Executing strategic plans with accountability

A key reason for even the best strategic plans gathering dust is a lack of accountability to go with the plan. Couple that with day to day distractions that quickly divert attention onto short term wins and it's easy to see why execution is the hard part. We need to remember, most people walk out of a strategy session with the best intention of doing what was agreed. So how do we stop it going pear shaped?

I recently attended a workshop for strategic planning and execution and I learnt that a majority of businesses don't implement their plans. With a quick search there seems to be plenty of people sharing this challenge.


In the workshop, the suggested approach to accountability revolved around each person making a commitment to the team that they would carry out each of the tasks or responsibilities assigned to, and accepted by them. Further, each task is tagged with:

  • An owner
  • A due date
  • A minder
  • A pre-agreed consequence

The Owner is the person doing the work and the Minder is someone assigned to check in on progress. The idea of a consequence created some contentious discussion amongst our group and we were reminded of a subtle but critical notion. The consequence is invented and accepted by the team, prior to starting the task, and could be anything from a team apology through to removal from the team.

Crewmojo is a software version of this process, where:

  • The person sending the task (Mission) is the minder (Launch Director)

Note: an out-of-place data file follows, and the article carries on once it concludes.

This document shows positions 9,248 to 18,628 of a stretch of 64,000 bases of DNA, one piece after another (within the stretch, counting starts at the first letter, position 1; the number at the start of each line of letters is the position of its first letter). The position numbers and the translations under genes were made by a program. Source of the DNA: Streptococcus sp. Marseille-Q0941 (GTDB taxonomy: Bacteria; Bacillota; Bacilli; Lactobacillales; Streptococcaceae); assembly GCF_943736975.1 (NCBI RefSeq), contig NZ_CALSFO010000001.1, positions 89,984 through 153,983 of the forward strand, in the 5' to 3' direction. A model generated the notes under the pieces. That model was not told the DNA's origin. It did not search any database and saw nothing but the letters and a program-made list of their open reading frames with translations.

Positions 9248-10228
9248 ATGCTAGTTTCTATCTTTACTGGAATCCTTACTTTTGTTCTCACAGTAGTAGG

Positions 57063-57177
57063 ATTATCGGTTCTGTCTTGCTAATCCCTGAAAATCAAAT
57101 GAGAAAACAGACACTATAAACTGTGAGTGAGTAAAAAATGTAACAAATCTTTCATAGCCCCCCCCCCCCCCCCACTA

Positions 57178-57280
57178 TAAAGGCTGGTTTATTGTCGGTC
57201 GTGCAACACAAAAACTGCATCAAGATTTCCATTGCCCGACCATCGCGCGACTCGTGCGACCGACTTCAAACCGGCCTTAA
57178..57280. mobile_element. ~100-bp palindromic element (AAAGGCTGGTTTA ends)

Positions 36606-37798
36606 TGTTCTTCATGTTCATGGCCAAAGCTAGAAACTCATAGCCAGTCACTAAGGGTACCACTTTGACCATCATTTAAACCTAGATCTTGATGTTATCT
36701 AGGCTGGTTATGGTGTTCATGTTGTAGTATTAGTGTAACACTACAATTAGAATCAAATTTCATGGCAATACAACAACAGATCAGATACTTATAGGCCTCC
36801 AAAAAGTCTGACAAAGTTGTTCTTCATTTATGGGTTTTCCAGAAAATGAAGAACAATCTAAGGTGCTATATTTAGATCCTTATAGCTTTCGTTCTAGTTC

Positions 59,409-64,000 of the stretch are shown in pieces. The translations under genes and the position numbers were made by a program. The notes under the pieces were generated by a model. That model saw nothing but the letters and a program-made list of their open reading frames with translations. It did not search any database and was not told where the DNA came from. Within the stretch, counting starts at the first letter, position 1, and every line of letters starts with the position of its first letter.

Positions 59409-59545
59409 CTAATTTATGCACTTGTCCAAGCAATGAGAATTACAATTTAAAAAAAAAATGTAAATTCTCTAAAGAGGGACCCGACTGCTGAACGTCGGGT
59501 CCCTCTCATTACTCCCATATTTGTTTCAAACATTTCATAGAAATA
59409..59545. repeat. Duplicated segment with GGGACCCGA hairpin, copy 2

• The person accepting the task (Mission) is the owner (Astronaut)
  • The agreed date between team members is the due date
  • The accepted mission is posted to the team activity feed as a commitment
  • Our two-way feedback process is more a motivator than a consequence

At Crewmojo we're now leveraging the peer motivation generated by the team activity feed showing our commitments. This is demonstrating a commitment to the team that we'll complete our pieces of the plan.

To help keep us focused and on track we get a gentle nudge from the software each week that checks-in to see how confident we are in achieving our tasks. The updated completion feeling is automatically passed through to the Launch Director to keep them informed of confidence levels.


At the end of the task, both the Launch Director and Astronaut are asked to provide a Net Promoter Score rating and a single piece of feedback to each other for improvement. Knowing upfront there will be two-way feedback at the end fosters a considerate relationship throughout - just like an Uber ride!

If you've invested the resources to create a strategic plan for your business, give it the best chance of a successful execution by injecting some feedback loops and accountability into the operational process. Whether you do this using software or paper forms you'll be in a better position than letting the plan sit in your bottom drawer.